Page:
EMR versus EHR - What is the difference?
According to Healthcare Informatics, EMR
is a computerized legal clinical record created in Care Delivery Organizatons (CDOs), such as hospitals and physician offices, and used and owned by the CDO. It becomes an EHR
(Electronic Health Record) when:
- Reports and histories (labs, pharmacy, radiology, consults, etc) are electronically added;
- Items in the record are electronically exchanged with other providers, and
- There is a personal health record (PHR/PMR) component which allows patients to participate in documenting and creating their medical history and communicate with their provider.
EHRs represent the ability to easily share medical information among stakeholders and to allow it to follow the patient through various modalities of care from different CDOs.
EMR vs. EHR - No Worries!
The essential difference between EMR and EHR lies in how the (electronic) data will be used or shared - within the confines of a single office or practitioner or will it be shared across a wide range of different providers, such as specialists' offices, labs, insurance providers and government agencies?
According to the definition advanced by HIMSS, an EMR is a set of applications and workflow tools that digitizes the creation, collection, storage and management of patient information "within the confines of a single organization". It may touch clinical data repositories, lab applications and patient information management systems, among others -- but all within the reach of a single organization.
EHR, on the other hand, is a longitudinal, complete and unified view of electronic record of patient health information produced by clinical assessments in one or more care settings drawn from across a wide region corresponding to all the providers who are seeing the patient -- the totality of his/her personal data, state of health and delivered care.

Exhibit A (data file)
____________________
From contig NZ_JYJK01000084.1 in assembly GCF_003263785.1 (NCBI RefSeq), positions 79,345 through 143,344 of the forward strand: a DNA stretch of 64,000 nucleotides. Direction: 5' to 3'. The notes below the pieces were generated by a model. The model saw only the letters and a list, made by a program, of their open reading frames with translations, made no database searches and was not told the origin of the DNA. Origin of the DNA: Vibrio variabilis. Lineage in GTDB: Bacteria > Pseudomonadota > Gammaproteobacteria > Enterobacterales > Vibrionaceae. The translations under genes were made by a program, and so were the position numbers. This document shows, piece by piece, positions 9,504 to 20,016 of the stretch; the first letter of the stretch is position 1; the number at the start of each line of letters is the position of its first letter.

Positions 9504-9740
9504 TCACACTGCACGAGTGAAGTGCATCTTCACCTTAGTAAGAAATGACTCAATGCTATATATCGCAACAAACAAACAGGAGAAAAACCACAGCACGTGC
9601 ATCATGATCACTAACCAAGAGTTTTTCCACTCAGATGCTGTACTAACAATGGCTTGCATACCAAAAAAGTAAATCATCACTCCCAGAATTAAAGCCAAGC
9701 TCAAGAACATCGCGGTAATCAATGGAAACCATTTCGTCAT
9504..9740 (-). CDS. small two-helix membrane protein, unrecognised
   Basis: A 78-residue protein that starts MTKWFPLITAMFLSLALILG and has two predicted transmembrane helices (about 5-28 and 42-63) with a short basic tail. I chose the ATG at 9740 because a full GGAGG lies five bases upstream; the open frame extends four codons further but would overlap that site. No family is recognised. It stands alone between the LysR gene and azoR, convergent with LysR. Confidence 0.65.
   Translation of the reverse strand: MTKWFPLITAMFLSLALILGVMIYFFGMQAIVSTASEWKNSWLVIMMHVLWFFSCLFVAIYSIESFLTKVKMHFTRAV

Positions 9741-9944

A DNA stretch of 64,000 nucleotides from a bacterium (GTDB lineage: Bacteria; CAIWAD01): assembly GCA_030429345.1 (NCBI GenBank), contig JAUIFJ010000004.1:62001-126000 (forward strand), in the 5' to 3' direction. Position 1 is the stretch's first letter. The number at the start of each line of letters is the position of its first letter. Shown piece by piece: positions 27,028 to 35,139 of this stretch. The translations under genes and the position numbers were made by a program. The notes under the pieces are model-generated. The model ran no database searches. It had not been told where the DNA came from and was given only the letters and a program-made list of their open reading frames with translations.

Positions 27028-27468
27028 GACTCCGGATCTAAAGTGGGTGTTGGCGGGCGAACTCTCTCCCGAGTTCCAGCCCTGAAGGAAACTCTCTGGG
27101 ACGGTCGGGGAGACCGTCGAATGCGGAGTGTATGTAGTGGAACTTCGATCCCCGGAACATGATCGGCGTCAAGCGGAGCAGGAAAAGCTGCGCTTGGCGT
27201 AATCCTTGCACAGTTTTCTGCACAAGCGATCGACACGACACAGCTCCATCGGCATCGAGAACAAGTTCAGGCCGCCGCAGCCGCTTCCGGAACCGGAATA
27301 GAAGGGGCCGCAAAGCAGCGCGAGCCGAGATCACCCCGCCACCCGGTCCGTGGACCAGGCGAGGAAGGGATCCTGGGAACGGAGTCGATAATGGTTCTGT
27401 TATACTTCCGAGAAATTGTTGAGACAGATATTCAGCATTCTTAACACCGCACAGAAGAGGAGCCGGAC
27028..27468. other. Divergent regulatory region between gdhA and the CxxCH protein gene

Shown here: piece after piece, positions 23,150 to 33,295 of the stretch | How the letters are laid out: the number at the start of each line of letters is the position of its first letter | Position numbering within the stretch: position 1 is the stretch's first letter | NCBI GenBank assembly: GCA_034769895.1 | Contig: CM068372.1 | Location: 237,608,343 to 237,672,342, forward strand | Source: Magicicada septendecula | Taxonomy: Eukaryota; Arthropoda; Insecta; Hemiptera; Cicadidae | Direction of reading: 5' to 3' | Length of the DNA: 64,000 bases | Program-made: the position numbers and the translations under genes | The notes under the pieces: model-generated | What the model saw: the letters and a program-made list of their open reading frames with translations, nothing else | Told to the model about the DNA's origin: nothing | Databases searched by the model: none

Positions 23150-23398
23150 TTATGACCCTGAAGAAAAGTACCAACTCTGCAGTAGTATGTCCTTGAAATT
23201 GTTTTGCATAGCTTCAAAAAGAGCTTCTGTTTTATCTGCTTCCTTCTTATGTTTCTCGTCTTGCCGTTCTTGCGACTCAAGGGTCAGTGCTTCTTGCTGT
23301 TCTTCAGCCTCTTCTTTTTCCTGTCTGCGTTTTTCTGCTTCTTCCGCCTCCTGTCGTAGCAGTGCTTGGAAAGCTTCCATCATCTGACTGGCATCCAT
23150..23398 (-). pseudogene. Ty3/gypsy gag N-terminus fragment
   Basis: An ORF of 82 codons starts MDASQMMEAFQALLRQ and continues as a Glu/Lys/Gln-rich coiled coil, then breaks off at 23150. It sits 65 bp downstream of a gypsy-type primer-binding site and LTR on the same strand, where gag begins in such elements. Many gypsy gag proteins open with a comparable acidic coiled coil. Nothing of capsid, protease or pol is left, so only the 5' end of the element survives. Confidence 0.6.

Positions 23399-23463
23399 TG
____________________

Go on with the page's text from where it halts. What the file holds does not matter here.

While both EMRs and EHRs provide some similar benefits -- cost savings through improved workflow and paper reduction, improved delivery of care accuracy -- EMRs provide those benefits only within a single organization. EHRs, because they are shared across the irrelevant geographic or otherwise defined region, increase the efficiency of patient care and improve patient outcomes, disseminate information rapidly between care providers, help with research efforts, and cut costs throughout the entire system more promptly and reliably.
Call Us to Understand the Difference
Are you still confused? RevenueXL can help you understand the difference between an EMR and EHR at no cost to you. So why not contact us today, you have nothing to lose, but only to gain, and that’s our promise to you.